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Supporting Sustained Economic Growth & Poverty Reduction

Supporting Sustained Economic Growth & Poverty Reduction

Supporting Sustained Economic Growth and Development: Lessons from Successful Countries and Implications for Mozambique (Steve Radelet, 2004)

During the last forty years about two dozen low-income countries have achieved either moderately high or very high rates of economic growth, sustained productivity increases, and poverty reduction. The best known are the East Asian “Four Tigers,” China, Malaysia, Thailand, and Indonesia, but other countries have achieved steady growth and poverty reduction as well, including Botswana, Mauritius, Tunisia, Chile, the Dominican Republic, Lesotho, and more recently India. For some the growth was spectacular, while for others it was more modest, but still important. For example, the Dominican Republic has recorded a seemingly modest growth rate of 2.5 percent per capita, but since this average growth was sustained for 40 years it resulted in a tripling of average real income.

Initiating and sustaining economic growth over long periods of time is one of the most difficult challenges facing governments of low-income countries around the world, but the achievements of these countries shows that it can be done. Experience shows there is no single recipe for success in development. Each country faces different circumstances and obstacles, and has different endowments (positive and negative) of geography, natural resources, and human capital. The strategy that worked in small, urban, resource poor, strategically located Singapore is different in many ways from that used in rural, resource rich, landlocked Botswana. The highest priorities for one country are not the same as for another; moreover, the highest priorities and challenges within a country change over time and during the course of development.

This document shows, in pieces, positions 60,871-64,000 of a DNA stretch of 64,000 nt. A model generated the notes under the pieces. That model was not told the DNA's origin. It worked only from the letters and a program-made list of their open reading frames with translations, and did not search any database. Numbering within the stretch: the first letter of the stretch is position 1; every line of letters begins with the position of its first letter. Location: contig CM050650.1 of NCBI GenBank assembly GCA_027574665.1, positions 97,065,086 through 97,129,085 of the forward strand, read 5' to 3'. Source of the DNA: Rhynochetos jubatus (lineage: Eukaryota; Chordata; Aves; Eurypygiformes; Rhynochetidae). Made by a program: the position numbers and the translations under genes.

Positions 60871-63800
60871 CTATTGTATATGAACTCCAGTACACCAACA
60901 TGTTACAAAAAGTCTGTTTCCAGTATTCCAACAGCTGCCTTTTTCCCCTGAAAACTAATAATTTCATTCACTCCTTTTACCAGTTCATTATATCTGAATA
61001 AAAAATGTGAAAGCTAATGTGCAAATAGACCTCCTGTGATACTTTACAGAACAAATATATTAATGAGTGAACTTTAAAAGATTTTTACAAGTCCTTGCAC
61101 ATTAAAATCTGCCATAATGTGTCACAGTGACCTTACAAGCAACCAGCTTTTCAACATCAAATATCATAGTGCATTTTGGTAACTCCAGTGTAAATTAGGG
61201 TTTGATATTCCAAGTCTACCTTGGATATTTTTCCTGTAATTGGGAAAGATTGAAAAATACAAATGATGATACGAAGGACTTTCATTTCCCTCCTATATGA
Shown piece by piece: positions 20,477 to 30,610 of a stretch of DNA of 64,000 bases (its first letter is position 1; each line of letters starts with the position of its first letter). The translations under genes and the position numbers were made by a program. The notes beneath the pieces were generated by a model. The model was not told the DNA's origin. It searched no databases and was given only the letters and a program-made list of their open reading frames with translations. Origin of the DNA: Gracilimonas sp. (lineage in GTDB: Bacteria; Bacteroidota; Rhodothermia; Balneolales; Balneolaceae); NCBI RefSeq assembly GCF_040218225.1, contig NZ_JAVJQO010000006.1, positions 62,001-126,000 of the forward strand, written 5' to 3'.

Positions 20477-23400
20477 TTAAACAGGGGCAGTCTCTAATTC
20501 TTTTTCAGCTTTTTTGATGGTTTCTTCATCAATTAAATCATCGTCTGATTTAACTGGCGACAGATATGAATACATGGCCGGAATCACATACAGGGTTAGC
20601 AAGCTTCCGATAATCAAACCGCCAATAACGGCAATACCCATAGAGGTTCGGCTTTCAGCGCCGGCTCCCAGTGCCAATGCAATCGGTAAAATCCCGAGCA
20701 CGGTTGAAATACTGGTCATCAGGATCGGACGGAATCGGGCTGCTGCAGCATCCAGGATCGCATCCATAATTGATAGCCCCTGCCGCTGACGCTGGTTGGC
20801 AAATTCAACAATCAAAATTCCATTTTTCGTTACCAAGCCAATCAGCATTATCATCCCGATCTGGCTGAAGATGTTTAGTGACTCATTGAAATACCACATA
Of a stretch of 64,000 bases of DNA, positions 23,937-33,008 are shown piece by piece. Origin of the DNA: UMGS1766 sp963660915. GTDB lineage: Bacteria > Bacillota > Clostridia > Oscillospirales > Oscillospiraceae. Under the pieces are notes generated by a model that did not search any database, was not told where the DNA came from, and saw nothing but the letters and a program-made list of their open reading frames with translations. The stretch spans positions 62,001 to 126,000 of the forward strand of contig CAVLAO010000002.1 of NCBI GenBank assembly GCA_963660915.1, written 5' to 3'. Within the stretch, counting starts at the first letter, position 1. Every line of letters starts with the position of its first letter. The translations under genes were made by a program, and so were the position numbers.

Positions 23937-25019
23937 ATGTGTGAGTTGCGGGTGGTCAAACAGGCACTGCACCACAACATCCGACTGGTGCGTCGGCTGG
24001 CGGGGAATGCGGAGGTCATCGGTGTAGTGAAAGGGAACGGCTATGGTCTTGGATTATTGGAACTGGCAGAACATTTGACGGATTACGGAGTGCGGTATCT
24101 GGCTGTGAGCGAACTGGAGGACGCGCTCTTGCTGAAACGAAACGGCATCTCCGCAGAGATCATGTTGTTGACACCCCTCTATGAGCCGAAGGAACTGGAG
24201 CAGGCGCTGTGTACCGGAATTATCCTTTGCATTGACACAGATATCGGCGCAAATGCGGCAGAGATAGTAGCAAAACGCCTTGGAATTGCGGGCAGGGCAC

Yet there are several broad similarities across the countries that have been most successful in achieving rapid development over the past forty years. While the specifics varied across each country (and within each country during the process of development), there were several common elements across the development strategies pursued by the most successful developing countries. Four key elements stand out: macroeconomic and political stability, significant investments and efficient service delivery in health and education, establishing strong governance and institutions, and providing an environment conducive to private sector development. These four "pillars of development," in one form or another, have been the cornerstones of the growth strategies of essentially all of the successful countries.

This note examines some of the key characteristics that have distinguished the most rapidly growing low-income countries from the slower growing countries over this period. It then gives special focus to one of the key elements: establishing a strong environment for private sector investment and entrepreneurship, especially for labor-intensive manufactured exports. Finally, it draws from these trends some possible implications for Mozambique.

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